• The CharlieCard ain't so bad: Widely derided when it was installed six months ago, people have come around to the CharlieCard. At least the regular commuters have...I still argue that the CharlieCard system is more unfriendly to limited-use riders (tourists, especially) than the old token system, but these meetings are dominated by regular commuters so I hope that the MBTA planners are adjusting for that.
  • Need more buses! People will ALWAYS suggest a subway over a bus, but when that's just not going to happen, there needs to be more buses. I can get behind this...many of the buses run extremely infrequently...scheduled for every 20 or 60 minutes during off peak times, and the exact times vary wildly due to traffic...so you could end up waiting (literally) hours for a bus on some lines. That's worse than useless.
  • Need more customer service training: The rudeness of T employees was a surprisingly oft-quoted problem. I fear this is one of those things that will never change...not until the management gets more power to just fire employees that suck. Fat chance with the unions we got in this town. Not that I'm anti-union, but the Carmen's Union is outta control.
I had two suggestions myself that I thought were rather useful: the first would be to add a CharlieCard scanner at the rear doors of Green Line trolleys and at buses. That way regular commuters can enter quickly and easily, without having to wait behind cash-paying riders. I don't begrudge cash-paying riders, but the fare collection boxes on buses & trolleys forces you to enter the money VERY slowly. But, you say, who makes sure people who go in the rear door are actually paying? Well, how is it really any different than the "Show-n-Go" system now? And when you get a few cash-paying fares, the driver often waves everyone in because the bus/trolley is suddenly way behind schedule. Anyways, the MBTA managers there seemed to like this one. Probably because it's pretty simple, relatively cheap to implement and is a highly visible service improvement.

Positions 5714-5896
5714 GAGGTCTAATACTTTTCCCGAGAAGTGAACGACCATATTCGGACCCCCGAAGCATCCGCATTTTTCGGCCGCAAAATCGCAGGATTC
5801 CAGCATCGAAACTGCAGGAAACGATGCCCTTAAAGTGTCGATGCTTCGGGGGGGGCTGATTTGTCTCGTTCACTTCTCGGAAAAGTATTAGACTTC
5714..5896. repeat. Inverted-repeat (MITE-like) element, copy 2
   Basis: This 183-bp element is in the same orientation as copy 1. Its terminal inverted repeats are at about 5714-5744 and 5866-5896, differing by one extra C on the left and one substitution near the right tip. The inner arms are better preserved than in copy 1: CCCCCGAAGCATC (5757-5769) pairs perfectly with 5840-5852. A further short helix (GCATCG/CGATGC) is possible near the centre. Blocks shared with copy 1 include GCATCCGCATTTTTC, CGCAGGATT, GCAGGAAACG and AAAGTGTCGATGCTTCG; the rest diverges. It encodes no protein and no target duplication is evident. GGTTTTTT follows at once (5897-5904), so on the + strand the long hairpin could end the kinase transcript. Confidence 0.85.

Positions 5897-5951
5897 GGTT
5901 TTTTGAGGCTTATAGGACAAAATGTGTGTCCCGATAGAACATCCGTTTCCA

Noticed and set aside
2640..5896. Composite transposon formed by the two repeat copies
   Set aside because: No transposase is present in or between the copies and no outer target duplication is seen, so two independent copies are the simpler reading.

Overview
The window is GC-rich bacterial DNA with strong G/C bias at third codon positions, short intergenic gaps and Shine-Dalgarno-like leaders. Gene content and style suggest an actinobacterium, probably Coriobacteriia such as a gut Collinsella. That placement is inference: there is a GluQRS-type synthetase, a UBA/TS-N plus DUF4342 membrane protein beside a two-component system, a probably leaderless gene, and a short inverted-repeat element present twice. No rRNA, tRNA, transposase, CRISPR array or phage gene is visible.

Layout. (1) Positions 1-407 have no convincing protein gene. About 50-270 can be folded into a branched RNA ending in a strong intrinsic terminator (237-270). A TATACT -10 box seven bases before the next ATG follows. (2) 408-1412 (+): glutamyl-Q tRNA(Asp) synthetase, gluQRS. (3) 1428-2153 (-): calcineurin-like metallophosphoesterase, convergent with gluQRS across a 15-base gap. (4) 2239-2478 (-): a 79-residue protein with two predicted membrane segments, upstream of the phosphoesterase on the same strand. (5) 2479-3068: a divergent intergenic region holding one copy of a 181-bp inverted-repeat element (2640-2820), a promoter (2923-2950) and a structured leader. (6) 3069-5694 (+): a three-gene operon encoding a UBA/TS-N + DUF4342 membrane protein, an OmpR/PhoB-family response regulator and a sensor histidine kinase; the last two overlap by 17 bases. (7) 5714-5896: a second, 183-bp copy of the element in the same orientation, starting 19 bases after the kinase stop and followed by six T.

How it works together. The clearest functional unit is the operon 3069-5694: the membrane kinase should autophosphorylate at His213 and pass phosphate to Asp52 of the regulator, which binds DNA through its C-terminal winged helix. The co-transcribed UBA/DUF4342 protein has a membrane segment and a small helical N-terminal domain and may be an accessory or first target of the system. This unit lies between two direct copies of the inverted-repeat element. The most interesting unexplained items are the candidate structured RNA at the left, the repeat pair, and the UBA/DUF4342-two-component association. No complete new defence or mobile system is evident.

The other suggestion is a bit more wide-ranging; I've often felt that a major delay on the Green Line's B, C and E branches is that they have to wait for traffic lights at street intersections. So install a system that lets the trolley override the traffic light and immediately let the trolley through. Yeah, it buggers the car traffic up badly, but hey...more incentive to use public transit! Anyways, I was pleasantly surprised to learn that such a system is in trials right now on the Silver Line buses through the Washington Street corridor. Unfortunately, it breaks down a lot, so results have been inconclusive. To me, this says that something's been done wrong with the system...either poorly made, poorly installed, or poorly maintained...but regardless, it's good to know that this isn't a "sacred cow"; the MBTA is at least trying the idea.